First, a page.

The Subprime Mortgage Scandal:
Regaining the Public Trust
This is certainly not the first time that a financial bubble has burst, but one has to look hard to find a time when so many financial firms lost as much as they did last year (as of January 25, 2008, an estimated $130 billion). It wasn’t just “loose lending” that was the problem. Because of the complexity of the securities themselves — each representing thousands of loans, with varying degrees of risk — even sophisticated institutions, like Morgan Stanley, had problems valuing their holdings.
According to a really incisive piece by Gretchen Morgenson in Sunday’s New York Times, the Federal Reserve is doing all it can to calm the financial markets but, as Morgenson writes, “For all its power, the Fed cannot change this troubling fact: trust in much of the financial system — banks, brokerage houses, ratings agencies, bond insurers, regulators — has been severely damaged by the subprime mortgage crisis. And that damage cannot be reversed with a quick cut in interest rates.”
“The Fed cannot turn a bad mortgage loan into a good one,” says Morgenson. “And it may not be able to convince investors that their money is safe in institutions whose risk management was so lax that their shareholders have absorbed billions in losses.”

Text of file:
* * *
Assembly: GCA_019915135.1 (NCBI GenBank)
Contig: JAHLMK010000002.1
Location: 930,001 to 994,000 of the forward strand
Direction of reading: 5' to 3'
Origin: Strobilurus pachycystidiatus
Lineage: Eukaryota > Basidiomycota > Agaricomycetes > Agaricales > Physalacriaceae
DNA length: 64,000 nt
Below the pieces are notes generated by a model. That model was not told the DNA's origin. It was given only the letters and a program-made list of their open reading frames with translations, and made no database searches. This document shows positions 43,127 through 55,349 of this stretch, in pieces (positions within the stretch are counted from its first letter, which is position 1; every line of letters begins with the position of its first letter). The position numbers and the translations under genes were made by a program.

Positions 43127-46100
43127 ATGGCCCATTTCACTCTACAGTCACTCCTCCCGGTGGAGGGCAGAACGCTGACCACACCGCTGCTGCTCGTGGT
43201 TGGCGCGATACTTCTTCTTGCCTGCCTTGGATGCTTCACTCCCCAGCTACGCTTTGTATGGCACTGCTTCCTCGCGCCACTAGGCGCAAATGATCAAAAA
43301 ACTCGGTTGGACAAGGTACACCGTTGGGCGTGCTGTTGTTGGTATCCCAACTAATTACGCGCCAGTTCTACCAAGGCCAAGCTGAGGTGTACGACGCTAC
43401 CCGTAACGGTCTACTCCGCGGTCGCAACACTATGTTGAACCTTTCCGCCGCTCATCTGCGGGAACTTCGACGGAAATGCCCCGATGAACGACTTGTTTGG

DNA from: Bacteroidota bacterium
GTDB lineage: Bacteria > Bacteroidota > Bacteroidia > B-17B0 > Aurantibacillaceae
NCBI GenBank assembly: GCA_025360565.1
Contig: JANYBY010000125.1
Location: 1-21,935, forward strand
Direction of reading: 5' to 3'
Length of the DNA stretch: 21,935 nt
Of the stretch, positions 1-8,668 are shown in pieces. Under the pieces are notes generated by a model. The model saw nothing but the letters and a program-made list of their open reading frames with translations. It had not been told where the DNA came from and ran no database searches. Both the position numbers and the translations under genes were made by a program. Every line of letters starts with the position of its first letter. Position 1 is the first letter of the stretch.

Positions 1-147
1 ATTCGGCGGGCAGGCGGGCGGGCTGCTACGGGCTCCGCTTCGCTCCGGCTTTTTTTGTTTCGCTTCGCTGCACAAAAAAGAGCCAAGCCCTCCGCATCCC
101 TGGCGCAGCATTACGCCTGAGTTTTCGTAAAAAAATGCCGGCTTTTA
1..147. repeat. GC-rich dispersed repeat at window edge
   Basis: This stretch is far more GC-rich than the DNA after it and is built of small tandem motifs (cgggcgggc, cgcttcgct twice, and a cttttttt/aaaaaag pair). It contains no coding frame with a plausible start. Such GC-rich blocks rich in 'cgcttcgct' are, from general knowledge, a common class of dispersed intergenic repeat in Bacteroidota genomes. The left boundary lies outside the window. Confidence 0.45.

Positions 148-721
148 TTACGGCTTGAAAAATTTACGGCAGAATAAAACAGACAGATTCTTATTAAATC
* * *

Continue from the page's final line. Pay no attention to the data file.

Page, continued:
Is there any way for financial institutions to restore the trust they’ve lost?
Economist Henry Kaufman thinks so. He recommends that the Federal Reserve and other supervisory authorities do something about “removing the opaqueness and setting new ground rules for financial disclosure.” He wants to hear “a call from Congress for an investigation where it will ask the Federal Reserve, the Securities and Exchange Commission and federal and state banking regulators, ‘What did you miss and why did you miss it?’”
Morgenson adds, “Greater disclosure of the risks in these complex securities and the institutions that hold them is in order. And investors must be confident that the values assigned to these holdings reflect market reality.”
I’d go one step further.
I’d say that transparency is also a key responsibility of the chief executives of all of those institutions that failed their stakeholders. They need to identify and disclose the vulnerabilities of their processes and systems, expose them to the light of day and clearly communicate how they are being fixed.
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